Iscariot Blues by Chris Ofili

Chris Ofili

Iscariot Blues, 2006, Oil and charcoal on linen, 281 x 194.9 cm, Victoria Miro, © Chris Ofili, Courtesy Victoria Miro and David Zwirner

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Slavery and Liberation

Iscariot Blues is one of a series called The Blue Rider—a reference to the early twentieth-century German artists collective Der Blaue Reiter—painted by Chris Ofili shortly after his move from London to Trinidad in 2005. The dark hues of the paintings contrast starkly with the brightly coloured canvasses of his earlier period. In Iscariot Blues we can only just make out the outlines of a man hanging from a gallows alongside two musicians. The juxtaposition is strange and unsettling.

The title suggests that the man on the gallows represents Judas Iscariot, though the image may also make reference to Trinidad’s history of slavery. Referring to the Judas figure Ofili commented: ‘I was brought up to think that Judas was the bad guy … and that he was responsible for the persecution of the Son of God. In further readings, there’s an understanding that Judas knew that in order for man to be saved, Jesus would have to die. And the only way for that to happen would be if he was betrayed by those closest to him. So it was interesting that he could be transformed from this “baddie” to a “goodie” all of a sudden’ (Nesbitt et al. 2010: 99).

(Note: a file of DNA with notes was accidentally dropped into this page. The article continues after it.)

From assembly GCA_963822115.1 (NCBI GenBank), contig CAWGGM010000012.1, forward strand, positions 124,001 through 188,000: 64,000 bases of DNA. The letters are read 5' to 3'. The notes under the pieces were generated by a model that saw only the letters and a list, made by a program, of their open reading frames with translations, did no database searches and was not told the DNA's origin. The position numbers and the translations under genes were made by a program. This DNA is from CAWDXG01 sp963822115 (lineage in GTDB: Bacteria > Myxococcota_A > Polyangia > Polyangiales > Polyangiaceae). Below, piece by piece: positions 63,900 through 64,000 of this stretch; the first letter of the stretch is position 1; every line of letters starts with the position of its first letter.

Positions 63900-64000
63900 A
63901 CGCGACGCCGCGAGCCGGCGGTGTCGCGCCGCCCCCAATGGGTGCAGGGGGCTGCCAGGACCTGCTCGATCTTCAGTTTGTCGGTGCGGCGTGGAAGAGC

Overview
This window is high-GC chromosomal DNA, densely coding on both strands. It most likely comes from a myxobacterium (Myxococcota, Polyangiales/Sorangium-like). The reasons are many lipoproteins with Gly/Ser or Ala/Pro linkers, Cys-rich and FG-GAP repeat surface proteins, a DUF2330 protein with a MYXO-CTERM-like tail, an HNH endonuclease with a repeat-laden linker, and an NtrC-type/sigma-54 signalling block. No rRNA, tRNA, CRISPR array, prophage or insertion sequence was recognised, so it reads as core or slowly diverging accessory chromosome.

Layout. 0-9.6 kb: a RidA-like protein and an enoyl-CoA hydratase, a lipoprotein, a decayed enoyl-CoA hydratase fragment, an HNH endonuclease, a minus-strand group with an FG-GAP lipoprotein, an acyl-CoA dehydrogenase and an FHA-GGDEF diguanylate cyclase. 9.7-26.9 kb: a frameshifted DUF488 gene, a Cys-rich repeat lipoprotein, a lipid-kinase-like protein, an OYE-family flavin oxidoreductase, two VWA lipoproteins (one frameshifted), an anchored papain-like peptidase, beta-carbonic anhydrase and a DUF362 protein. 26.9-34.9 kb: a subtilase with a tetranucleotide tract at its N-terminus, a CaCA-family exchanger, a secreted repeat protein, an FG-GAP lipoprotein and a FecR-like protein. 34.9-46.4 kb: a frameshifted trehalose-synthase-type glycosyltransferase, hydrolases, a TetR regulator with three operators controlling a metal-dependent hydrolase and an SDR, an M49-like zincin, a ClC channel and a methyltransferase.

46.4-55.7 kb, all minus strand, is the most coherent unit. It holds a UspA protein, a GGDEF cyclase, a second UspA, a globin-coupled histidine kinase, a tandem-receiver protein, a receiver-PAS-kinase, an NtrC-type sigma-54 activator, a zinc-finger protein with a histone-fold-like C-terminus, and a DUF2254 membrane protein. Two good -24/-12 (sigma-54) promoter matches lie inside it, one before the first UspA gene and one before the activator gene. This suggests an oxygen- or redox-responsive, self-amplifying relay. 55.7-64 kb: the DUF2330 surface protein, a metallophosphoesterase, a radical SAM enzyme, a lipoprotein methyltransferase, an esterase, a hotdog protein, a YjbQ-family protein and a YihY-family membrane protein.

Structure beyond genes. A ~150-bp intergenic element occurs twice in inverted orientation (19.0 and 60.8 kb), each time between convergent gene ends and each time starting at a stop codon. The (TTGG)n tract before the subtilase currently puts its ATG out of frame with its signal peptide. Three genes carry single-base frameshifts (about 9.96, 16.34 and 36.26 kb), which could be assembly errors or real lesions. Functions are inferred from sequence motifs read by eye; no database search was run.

Ofili’s reflections echo those of the Swiss theologian Karl Barth (1896–1968) when he described Judas as ‘the sinner without equal, who offered himself at the decisive moment to carry out the will of God, not in spite of his unparalleled sin, but in it’ (Barth 1957: 503). For Ofili, the contrast between the violent image of the hanging dead figure with the depiction of the blues musicians captured some of the tension in that ambiguity.

Jamaican-born British cultural critic Stuart Hall, drawing on the American novelist James Baldwin, once described the blues as combining in its cadences the cry of trouble and tribulation with the promise of the joy of jubilee: ‘It takes us to a dark place, but it never leaves us there’ (Hall 2018: 131).

Iscariot Blues can be interpreted as alluding to Judas’s role in the story of redemption, a story that goes back all the way to Israel’s liberation from slavery in Egypt. It invites reflection on the unfathomable part Judas played in that story, by juxtaposing this gruesome death with the soulful music played under open skies on a sweet evening in Trinidad.

 

References

Barth, Karl. 1957. Church Dogmatics Volume 2, Part 2, ed. by G. W. Bromiley and T. F. Torrance, trans. by G. W. Bromiley (Edinburgh: T & T Clark)

Hall, Stuart. 2018. Familiar Stranger: A Life between Two Islands (London: Penguin Books)

Nesbitt, Judith, Okwui Enwezor, Ekow Eshun and others. 2010. Chris Ofili (London: Tate Gallery Publications)


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